Monday, February 15, 2010

More information about Boutte & Hahnville, Louisiana in 1875

St. Charles Herald Newspaper, 25 Sep 1875

There is now a saw mill at Clark's Plantation, formerly Blanton's, near Boutte Station. The new owner's name is J.R. Wilcox. A new store is opened at Boutte Station by August Wilbratte. He will have groceries, notions, boots and shoes, hats and dry goods, pickets and clapboards. Moss and cotton will also be bought and sold here.

The Hahnville Dramatic Association meets the first and third Mondays of each month. Officers and committee members are Joseph Stein, president; Horace Vallas, secretary and treasurer; Marcellus Vallas and Dr. Charles Hubachman, stage managers; A. Peperkorn, stage carpenter; A Schneider and A. Almstedt, assistant stage carpenters; Anthony Weinners, property manager; Horace Vallas, chairman of the invitation committee; and F.B. Earhart and A. Peperkorn, committee members.

The Hahnville Concert Hall has been leased by A. Peperkorn and he will rent it out for concerts, balls, exhibitions, parties, singing and dancing schools, public meetings or caucuses. The hall has an excellent floor and is in the best condition for dancing, no dust. It is brilliantly lighted with new chandeliers of the latest and most approved pattern.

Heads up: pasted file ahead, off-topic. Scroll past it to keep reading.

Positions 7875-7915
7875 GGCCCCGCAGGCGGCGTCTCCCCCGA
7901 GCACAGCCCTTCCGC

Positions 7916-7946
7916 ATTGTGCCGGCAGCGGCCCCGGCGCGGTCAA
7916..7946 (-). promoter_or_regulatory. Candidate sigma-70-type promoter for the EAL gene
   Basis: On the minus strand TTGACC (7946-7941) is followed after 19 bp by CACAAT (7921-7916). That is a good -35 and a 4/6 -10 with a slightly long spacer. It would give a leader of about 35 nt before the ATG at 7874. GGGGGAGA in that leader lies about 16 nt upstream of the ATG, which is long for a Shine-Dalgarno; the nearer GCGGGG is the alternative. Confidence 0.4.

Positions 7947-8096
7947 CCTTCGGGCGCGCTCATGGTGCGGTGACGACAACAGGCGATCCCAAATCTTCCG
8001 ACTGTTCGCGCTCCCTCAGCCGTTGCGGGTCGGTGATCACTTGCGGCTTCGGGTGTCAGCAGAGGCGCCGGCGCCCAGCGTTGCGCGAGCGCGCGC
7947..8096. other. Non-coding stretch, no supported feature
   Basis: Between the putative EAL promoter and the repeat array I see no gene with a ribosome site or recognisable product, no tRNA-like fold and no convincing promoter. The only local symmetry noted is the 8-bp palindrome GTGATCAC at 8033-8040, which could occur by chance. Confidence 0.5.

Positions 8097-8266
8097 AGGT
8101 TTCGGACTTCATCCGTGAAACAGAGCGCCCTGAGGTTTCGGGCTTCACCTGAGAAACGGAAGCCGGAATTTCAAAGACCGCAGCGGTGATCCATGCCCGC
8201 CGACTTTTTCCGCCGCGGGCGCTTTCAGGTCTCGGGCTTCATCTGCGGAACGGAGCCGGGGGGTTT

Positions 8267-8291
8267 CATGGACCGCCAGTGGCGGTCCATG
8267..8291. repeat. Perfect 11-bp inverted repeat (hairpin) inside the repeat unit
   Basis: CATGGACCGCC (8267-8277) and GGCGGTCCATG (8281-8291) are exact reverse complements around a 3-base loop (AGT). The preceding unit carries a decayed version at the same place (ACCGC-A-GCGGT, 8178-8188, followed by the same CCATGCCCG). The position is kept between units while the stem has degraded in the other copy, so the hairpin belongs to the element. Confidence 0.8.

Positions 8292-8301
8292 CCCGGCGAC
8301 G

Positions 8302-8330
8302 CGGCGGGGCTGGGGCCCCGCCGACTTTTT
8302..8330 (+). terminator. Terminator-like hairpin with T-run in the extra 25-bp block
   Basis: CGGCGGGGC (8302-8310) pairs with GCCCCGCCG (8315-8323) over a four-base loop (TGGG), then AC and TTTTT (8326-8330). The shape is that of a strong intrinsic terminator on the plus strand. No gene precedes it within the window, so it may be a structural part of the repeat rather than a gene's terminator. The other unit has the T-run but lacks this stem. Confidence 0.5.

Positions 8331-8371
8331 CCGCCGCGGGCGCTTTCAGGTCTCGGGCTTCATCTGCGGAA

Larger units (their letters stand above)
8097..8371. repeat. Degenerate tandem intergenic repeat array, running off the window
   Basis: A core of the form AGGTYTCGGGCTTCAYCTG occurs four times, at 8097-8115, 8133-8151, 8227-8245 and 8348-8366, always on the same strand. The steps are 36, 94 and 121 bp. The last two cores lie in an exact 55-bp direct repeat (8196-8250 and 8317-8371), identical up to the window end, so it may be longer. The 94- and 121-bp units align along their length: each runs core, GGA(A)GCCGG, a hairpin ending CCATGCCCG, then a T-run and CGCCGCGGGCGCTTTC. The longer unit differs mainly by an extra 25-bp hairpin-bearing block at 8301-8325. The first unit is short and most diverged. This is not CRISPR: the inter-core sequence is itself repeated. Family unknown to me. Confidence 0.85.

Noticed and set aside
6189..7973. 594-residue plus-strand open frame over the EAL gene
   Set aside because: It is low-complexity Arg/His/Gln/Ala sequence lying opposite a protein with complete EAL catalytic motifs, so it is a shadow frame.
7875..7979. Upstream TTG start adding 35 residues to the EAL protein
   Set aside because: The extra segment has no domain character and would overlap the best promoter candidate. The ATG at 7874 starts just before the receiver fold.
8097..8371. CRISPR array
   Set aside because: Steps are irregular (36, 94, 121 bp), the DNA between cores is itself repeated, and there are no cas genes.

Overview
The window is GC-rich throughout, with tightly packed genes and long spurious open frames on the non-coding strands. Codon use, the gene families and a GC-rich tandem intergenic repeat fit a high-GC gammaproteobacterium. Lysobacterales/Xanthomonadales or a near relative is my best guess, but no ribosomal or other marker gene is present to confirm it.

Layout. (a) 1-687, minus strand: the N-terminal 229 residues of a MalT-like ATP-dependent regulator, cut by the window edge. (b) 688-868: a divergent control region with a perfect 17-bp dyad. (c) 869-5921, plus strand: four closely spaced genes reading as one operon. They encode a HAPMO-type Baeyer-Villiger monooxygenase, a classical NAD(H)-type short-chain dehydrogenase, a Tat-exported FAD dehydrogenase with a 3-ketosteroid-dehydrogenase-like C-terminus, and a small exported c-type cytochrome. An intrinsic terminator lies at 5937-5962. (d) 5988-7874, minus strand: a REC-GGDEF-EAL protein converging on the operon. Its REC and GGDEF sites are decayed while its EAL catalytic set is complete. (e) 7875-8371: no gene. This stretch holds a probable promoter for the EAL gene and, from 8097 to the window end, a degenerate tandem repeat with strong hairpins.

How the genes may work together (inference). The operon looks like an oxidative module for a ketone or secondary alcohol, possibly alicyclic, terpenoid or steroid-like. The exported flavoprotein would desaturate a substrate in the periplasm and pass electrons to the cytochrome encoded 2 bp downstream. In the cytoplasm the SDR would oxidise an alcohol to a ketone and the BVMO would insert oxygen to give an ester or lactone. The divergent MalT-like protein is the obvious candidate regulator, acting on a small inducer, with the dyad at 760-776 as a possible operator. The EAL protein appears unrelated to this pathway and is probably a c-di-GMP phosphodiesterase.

The church directory showed three churches; a Catholic Church--There will be a divine service of the Catholic Church of Our Lady of the Rosary at the Star Plantation every Sunday morning at 10 o'clock, Rev.
Father (Surray)? officiating. Baptist Church--Divine services every Sunday morning at 10 o'clock, at the church of Rev. Lewis (Muffia)? at Hahnville. Methodist-Episcopal--at James Chapel on the Fashion Plantation. Divine services every Sunday morning at 11 o'clock and in the evening at 7 o'clock, James Henderson, pastor.

The mail arrives every Monday and Friday nights and leaves every Monday and Thursday mornings. J.A. Burbank is postmaster. This is at Hahnville.

Some of our citizens, unacquainted with the law governing the disposal of carcasses of dead animals, are in the habit of hauling the bodies of their dead beasts on the batture in front of this village. When decomposition  takes place, there arises a disagreeable sickening stench, which is productive of pernicious fevers and malignant diseases, which may, at anytime seriously disturb the public health. The law imposes a fine and imprisonment on all who offend the public welfare in this manner and we would advise the community to carry their dead animals to the woods, the proper place for internment. 

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